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Grandmasters are not generally in the habit of buying drinks for colleagues who defeat their rivals, but if they were Viswanathan Anand would owe Peter Svidler a large one for disposing of Alexei Shirov in the penultimate round at Linares.

When the game was played, Shirov led the tournament, half a point ahead of Anand. In this game, however, the same adventurous style that had brought him so many exciting victories proved his downfall.

The opening is a line of the Ruy Lopez that Shirov has brought back into fashion. By developing his bishop on c5 instead of e7, Black adopts a more aggressive stance than usual. The potential dangers, however, lie in the absence of the bishop from the K-side, which may make Bg5 by White difficult to deal with, and in the ungainly formation of pieces and pawns on Black's Q-side. Shirov solved both problems by delaying castling - which ensured that Bg5 could always be met by h6 and g5, then distracting White by giving up the b-pawn.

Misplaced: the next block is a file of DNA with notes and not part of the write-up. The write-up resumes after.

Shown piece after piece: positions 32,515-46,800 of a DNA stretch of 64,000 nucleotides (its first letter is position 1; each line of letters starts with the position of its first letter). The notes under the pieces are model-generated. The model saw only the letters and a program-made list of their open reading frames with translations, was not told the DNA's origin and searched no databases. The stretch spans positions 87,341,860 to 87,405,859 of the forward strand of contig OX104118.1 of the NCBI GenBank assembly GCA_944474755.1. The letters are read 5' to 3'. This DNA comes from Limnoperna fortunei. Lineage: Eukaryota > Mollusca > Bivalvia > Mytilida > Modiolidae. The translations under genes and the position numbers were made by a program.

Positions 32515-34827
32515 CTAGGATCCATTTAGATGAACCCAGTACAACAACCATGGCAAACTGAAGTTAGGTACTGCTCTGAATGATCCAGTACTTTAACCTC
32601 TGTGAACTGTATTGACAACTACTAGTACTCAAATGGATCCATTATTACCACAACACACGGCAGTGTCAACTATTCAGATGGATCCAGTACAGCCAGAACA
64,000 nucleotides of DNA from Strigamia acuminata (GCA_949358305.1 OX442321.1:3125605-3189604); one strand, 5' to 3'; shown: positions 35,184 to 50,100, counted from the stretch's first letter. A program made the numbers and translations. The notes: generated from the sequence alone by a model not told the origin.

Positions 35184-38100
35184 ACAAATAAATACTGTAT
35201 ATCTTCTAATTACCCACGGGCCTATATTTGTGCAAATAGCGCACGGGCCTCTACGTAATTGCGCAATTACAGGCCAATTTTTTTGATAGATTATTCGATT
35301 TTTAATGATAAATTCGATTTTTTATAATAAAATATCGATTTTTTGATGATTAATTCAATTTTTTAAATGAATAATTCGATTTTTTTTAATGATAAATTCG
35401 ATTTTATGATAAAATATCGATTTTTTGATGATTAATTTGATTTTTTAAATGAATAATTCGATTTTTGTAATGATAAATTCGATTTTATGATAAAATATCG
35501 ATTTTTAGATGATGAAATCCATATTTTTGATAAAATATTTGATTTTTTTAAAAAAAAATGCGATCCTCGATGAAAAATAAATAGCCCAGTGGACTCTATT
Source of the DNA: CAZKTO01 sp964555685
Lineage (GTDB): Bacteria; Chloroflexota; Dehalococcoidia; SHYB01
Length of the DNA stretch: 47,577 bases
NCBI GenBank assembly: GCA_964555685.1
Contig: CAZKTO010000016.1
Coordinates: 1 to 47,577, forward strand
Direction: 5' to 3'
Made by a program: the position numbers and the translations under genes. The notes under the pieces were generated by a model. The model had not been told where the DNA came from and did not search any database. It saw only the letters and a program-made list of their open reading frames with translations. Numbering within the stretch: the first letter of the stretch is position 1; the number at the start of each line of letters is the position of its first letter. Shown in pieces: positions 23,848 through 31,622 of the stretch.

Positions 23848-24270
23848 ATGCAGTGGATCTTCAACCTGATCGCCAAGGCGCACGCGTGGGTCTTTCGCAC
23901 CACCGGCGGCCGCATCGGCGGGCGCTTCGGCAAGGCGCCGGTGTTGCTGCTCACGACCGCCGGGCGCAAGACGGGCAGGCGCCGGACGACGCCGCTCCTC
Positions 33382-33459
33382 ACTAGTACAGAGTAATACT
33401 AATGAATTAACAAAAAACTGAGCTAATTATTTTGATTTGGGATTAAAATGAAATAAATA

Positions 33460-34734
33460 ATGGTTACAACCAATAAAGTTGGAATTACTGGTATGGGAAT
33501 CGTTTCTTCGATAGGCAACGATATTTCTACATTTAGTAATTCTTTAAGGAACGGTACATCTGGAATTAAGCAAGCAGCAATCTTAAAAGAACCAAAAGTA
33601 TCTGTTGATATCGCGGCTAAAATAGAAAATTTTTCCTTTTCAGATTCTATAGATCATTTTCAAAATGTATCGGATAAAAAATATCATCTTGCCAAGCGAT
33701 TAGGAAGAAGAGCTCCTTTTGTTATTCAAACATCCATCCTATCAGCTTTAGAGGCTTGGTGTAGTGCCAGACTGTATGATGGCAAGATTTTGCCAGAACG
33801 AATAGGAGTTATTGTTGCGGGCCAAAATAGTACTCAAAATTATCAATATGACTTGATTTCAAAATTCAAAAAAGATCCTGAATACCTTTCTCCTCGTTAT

Black gained the initiative and after 14...Nh5 he seemed to have good prospects of developing an attack on the white king, but Svidler's cautious play kept him out of danger.

In the end, it was White who broke through on the K-side with 29.Nxg7! neatly exploiting Black's weaknesses. After 29...Rxg7 30.Qa8+ Black is mated. Shirov regained nominal material equality with 33...Nxg3+, but White's knight was too strong. At the end, the threats to the d-pawn and to the king with Rh1 make Black's position untenable.

White: Peter Svidler

Black: Alexei Shirov

1 e4 e5 20 Qd3 exd4

2 Nf3 Nc6 21 cxd4 e5

3 Bb5 a6 22 d5 Ne7

4 Ba4 Nf6 23 Bxb6 Rxb6

5 0-0 b5 24 Nxc7 Rxb2

6 Bb3 Bc5 25 Ne6 Rg8

7 a4 Rb8 26 Kg1 Ng6

8 c3 d6 27 Qa3 Rb6

9 d4 Bb6 28 Kh1 Nf4

10 Na3 Bg4 29 Nxg7 Ne2

11 axb5 axb5 30 Nf5 Rgb8

12 Nxb5 0-0 31 Qd3 Rb2

13 Re1 Bxf3 32 Rf1 Ra8

14 gxf3 Nh5 33 Qc4 Nxg3+

15 Kh1 Qf6 34 hxg3 Qd8

16 Rg1 Nf4 35 Qc1 Rb3

17 Be3 Ne6 36 Kg2 Qf8

18 Bxe6 fxe6 37 Qc7 resigns

19 Rg3 Kh8

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